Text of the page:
Multiple-use management of forest recreation sites: a spatially explicit choice experiment

Author(s): Horne P, Boxall PC, Adamowicz WL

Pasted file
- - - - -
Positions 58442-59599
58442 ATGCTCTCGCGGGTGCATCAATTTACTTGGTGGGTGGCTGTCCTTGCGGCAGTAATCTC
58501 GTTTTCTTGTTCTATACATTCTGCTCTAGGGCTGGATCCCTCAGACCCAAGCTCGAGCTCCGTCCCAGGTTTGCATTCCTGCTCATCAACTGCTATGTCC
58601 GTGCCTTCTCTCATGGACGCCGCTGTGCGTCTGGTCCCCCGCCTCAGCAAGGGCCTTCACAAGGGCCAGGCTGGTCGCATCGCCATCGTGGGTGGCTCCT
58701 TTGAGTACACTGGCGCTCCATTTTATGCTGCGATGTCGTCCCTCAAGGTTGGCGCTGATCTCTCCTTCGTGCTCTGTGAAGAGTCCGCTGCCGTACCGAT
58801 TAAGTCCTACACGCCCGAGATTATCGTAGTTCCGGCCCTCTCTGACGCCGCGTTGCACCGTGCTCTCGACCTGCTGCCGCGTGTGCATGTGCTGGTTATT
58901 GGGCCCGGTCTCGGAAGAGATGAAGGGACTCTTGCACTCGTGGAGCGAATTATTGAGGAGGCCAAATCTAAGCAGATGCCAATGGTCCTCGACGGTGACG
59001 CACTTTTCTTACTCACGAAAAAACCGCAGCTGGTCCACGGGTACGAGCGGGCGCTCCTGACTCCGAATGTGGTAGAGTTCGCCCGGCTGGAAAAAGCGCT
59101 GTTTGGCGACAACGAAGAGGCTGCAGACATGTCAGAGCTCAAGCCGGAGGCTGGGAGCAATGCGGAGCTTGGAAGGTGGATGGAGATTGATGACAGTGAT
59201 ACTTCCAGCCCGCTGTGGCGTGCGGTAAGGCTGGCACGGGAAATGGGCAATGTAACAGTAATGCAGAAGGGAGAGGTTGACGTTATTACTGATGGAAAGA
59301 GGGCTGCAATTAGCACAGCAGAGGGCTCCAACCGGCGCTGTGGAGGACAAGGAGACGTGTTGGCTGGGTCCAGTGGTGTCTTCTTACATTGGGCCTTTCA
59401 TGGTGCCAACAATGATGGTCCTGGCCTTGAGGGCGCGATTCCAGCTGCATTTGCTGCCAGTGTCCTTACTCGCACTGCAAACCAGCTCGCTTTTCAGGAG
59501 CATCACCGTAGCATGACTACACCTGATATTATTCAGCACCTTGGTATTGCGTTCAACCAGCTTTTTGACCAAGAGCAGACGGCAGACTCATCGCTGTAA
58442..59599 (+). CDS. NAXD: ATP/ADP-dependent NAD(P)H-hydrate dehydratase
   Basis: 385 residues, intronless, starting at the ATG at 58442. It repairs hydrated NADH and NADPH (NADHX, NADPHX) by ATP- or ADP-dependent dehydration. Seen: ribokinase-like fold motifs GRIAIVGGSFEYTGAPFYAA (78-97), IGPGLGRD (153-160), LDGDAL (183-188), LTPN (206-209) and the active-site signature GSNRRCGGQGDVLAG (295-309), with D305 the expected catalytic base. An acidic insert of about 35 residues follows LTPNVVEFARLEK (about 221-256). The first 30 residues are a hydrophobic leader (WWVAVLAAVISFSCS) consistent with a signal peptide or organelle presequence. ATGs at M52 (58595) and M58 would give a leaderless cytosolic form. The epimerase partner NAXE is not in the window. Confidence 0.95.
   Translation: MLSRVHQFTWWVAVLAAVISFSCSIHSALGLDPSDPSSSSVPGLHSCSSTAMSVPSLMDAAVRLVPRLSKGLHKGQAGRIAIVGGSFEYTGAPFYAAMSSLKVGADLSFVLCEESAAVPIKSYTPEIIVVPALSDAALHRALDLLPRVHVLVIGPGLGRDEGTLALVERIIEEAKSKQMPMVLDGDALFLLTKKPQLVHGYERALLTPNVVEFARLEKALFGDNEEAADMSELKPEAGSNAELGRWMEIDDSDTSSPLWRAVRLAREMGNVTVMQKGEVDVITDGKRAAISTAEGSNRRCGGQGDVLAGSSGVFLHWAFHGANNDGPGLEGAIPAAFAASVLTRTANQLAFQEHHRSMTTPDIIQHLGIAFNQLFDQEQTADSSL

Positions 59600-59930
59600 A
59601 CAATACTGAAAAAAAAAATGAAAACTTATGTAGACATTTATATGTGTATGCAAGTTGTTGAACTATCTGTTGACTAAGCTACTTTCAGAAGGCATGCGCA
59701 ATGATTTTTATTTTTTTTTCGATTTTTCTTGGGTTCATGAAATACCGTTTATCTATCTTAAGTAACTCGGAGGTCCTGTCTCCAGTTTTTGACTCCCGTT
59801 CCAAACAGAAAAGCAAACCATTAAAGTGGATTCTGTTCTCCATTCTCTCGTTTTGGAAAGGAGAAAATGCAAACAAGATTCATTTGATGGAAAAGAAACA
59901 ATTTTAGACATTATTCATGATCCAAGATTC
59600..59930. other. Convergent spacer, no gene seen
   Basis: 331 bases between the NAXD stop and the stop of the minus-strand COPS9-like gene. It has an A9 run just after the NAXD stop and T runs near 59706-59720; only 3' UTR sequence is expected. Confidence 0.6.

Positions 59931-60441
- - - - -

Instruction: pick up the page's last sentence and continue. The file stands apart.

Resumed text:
This study examined visitors’ preferences for forest management at five adjacent municipal recreation sites in Finland, using a spatially explicit choice experiment. The study design accounted for changes in scenery and biodiversity indices in the forest environment resulting from forest management practices. Respondents were asked to choose their preferred management option from alternative management regimes for the sites. The options were characterized by different levels of attributes, which included site-specific species richness levels and forest scenery, costs of management, and indicators of species richness levels over the system of recreation sites. Results show that visitors have a strong preference for the preservation of species richness and for scenic beauty. However, when there is a trade-off between these benefits, visitors chose their favourite scenery at their favourite recreation site and prefer management options, which preserve biodiversity at the other sites in the recreation system. The study shows how modelling the sites as independent units of the forest management regime permit policy-relevant conclusions to be drawn regarding the specialisation and zoning of multiple-use objectives. The approach also allows for the development of hypothetical management scenarios and estimation of respective economic welfare changes for visitors from these scenarios.

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